My memory of being in the Pinang Peranakan Mansion is of disorientation, but not in an unpleasant way. Was the house really as big as it seemed? Or had I been going in circles amid the vast collection of rooms and artifacts, the furniture, pictures, clothing, jewelry and personal items, household goods and bric a brac. As I learned later, the furniture and thousands of items on display were a collection installed after the house was restored to be opened to the public as a museum of Perakakan culture.
Rooms with Beds
The Mansion website states clearly that photography isn’t allowed. I believed them and arrived ready to enjoy the house despite the prohibition, as I’d tried and failed to enjoy a Singapore house museum with a similar rule. Upon entering the first thing I noticed was other visitors snapping away with their phone cameras and the staff seemingly unconcerned, unlike the over-the-top enforcer in Singapore. I realized in that moment that this visit would be an altogether different experience.
Rooms with Tables
Malaysia is well known for it’s mix of cultures, Malay, Indian, Chinese and a unique cultural hybrid known as Peranakan, or Babas and Nyonyas or Straits Chinese. The Peranakan culture was historically dominant in Penang and though Chung Keng Kwee, the wealthy businessman and triad leader who built this mansion and adjacent ancestral temple, was not Peranakan he adopted the characteristics of its architecture for his house with the addition of European elements in the construction. Built in the 1890s and called Hai Kee Chan, the Sea of Remembrance Hall, it served as family home and office. After Chung Keng Kwee’s death in 1901 at the age of 74 the house deteriorated and it was not until the 1990s that it was purchased by a property developer, restored and filled with the collection of antiques of the era for a new life as a museum of the heritage of wealthy Peranakans in Penang.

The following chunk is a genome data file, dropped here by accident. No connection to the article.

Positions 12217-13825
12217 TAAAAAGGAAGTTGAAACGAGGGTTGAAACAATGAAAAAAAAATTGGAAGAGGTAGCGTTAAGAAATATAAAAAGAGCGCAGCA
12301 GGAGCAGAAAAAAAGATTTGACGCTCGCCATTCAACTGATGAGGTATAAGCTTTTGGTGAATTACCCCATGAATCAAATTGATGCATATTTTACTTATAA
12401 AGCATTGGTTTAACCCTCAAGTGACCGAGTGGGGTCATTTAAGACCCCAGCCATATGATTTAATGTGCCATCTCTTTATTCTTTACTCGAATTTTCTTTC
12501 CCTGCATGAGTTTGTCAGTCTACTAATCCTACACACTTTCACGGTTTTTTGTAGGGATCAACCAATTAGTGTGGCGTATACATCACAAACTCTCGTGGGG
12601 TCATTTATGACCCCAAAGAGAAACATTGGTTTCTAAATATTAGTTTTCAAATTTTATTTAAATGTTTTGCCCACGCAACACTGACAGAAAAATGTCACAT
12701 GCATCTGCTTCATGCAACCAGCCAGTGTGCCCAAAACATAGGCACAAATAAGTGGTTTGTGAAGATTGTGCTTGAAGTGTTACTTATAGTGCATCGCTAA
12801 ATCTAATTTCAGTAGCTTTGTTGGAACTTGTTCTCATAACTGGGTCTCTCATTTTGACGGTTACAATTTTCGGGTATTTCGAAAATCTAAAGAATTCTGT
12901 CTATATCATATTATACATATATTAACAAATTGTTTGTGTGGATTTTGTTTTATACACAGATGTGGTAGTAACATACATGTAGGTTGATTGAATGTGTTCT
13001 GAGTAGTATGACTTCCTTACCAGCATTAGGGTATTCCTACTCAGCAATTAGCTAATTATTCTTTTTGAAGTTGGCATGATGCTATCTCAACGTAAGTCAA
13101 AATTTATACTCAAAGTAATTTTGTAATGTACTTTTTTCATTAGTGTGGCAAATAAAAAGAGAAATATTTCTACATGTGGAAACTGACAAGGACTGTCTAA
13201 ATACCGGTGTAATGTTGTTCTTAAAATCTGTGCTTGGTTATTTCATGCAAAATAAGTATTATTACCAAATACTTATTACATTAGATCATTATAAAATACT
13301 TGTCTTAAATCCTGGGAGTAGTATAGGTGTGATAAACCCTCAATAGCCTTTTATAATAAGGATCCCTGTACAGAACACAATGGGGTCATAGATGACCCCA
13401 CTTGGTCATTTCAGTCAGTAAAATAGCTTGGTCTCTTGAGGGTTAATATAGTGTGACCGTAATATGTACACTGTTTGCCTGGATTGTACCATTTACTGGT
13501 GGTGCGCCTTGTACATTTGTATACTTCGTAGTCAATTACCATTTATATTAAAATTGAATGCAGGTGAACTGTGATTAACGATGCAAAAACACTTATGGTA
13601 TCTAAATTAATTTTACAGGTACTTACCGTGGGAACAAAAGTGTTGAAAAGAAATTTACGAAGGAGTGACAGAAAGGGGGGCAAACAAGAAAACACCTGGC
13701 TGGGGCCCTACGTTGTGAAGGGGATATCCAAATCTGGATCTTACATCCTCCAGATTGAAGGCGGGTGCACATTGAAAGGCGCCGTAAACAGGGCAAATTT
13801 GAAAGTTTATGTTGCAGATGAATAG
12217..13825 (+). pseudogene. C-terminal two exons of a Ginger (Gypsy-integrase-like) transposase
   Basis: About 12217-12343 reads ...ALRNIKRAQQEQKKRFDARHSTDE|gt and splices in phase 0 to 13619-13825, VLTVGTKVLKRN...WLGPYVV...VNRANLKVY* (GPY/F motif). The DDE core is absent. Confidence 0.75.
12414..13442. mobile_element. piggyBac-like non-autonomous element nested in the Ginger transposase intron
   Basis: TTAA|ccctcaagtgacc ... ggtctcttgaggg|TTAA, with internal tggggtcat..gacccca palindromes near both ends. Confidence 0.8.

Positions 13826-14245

Rooms Around the Two-Story Central Atrium
Chung Keng Kwee Ancestral Temple
Chung Keng Kwee’s rise to wealth and prominence began in a modest family of Hakka Chinese in Guangdong Province, China. The middle of 5 sons his destiny seemed to be that of a peasant farmer until his father and a brother, having gone to Malaya to work, failed to send news. His mother sent him to look for her husband and son and upon arriving in Perak in 1841 found both with successful tin mining businesses. Chung Keng Kwee joined them and through wars and political upheaval managed to grow his mining and other businesses to become one of the wealthiest and most influential men in Penang.
Secluded Outdoor Corners
Read more about Chung Keng Kwee and the complex history
of the era in Malaya in his Wikipedia biography, here.
The Pinang Peranakan Mansion website:
Next time, a visit to George Town's Clan Jetties.
All episodes of PortMoresby's Farewell to Asia Tour can be found here.
More of PortMoresby's stories are here.